In ad­di­tion to train­ing with his stu­dents, he de­cided to train him­self for the 2014 Iron­sports Pow­er­lift­ing Cham­pi­onship. But af­ter the event got scrapped, Te­jas de­cided to en­ter In­dia’s Strong­est Man com­pe­ti­tion. “I was in great shape and in a great frame of mind.”

The com­pe­ti­tion was held on March 20 – al­most two years af­ter his ac­ci­dent – and Te­jas lifted his way to two gold medals and one bronze in the 70kg to 90kg weight class. This gave him the over­all ti­tle of In­dia’s Strong­est Man.

“Many con­tes­tants were, with­out a doubt, stronger than I was, but they did not have the con­di­tion­ing to do the events well. More im­por­tantly, they lacked the men­tal for­ti­tude. I did 35 rep­e­ti­tions with 120kg in a minute, while the person who came sec­ond did only 14 reps.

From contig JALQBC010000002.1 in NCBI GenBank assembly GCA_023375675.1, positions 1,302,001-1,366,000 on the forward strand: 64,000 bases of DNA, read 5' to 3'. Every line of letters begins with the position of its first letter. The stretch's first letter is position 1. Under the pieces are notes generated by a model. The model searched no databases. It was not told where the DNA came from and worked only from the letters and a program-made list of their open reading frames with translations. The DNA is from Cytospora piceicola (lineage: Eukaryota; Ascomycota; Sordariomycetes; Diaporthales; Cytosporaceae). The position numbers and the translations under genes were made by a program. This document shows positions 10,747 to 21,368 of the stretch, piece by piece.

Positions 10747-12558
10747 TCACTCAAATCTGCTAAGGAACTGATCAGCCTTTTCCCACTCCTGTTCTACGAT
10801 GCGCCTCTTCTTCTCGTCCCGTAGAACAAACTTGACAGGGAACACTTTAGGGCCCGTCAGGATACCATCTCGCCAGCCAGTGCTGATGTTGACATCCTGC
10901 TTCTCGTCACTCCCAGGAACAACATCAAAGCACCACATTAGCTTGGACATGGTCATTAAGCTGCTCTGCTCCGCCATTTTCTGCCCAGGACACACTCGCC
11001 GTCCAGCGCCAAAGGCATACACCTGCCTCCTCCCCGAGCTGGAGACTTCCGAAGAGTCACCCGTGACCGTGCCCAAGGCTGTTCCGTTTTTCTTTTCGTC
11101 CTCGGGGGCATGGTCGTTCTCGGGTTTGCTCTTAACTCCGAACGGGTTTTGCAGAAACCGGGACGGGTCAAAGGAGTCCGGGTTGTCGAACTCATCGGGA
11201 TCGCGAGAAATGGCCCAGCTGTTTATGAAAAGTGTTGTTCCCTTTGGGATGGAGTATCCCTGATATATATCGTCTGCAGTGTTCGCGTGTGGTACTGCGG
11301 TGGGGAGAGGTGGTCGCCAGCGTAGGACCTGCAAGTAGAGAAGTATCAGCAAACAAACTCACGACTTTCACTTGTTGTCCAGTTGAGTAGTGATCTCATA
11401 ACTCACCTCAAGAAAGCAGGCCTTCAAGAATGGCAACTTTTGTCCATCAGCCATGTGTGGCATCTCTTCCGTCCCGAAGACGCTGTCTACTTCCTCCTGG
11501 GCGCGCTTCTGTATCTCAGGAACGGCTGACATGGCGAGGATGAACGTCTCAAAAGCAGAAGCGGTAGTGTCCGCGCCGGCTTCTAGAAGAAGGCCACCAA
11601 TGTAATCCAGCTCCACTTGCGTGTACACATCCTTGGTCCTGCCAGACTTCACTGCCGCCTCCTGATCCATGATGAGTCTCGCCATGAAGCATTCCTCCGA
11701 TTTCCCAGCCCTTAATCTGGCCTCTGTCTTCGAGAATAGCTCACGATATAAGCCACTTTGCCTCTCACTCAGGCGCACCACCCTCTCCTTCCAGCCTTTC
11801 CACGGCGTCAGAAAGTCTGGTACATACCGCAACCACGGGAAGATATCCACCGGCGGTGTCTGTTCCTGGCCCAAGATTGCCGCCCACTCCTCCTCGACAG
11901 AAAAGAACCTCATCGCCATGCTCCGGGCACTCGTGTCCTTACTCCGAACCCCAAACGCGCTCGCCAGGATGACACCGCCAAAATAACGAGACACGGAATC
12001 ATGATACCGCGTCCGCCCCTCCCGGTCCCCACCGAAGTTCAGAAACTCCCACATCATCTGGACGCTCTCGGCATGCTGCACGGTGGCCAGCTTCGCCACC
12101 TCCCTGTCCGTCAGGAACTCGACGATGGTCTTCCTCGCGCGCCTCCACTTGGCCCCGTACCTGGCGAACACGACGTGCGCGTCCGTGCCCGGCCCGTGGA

“I did not win de­spite my ac­ci­dent; I won be­cause of the ac­ci­dent,” he says. “My am­bi­tion now is to win the ti­tle five years in a row and com­pletely de­stroy all the com­pe­ti­tion in In­dia. There­after, I will move to in­ter­na­tional com­pe­ti­tions and some day par­tic­i­pate in the­World’s Strong­est Man com­pe­ti­tion,” he says.

“The im­por­tance of health and fit­ness is some­thing that can­not be overem­pha­sised. I of­ten tell my stu­dents, I was able to over­come my hor­rific ac­ci­dent only be­cause I was healthy and fit – not just phys­i­cally but men­tally.

“And of course there is no sub­sti­tute for pos­i­tive think­ing. If you de­cide to work on your dream then it no longer re­mains a dream – it be­comes a re­al­ity. Af­ter all, our des­tiny is what we make of our life.”

Doc­tors were con­vinced that even if Te­jas sur­vived his in­juries, he would never walk again, but he proved them wrong

Te­jas’s friends Sukanya and Ma­hen­dra (below) fought for him to get the right med­i­cal treat­ment

Kanchana was frus­trated by how long it took to get to the hos­pi­tal to see her brother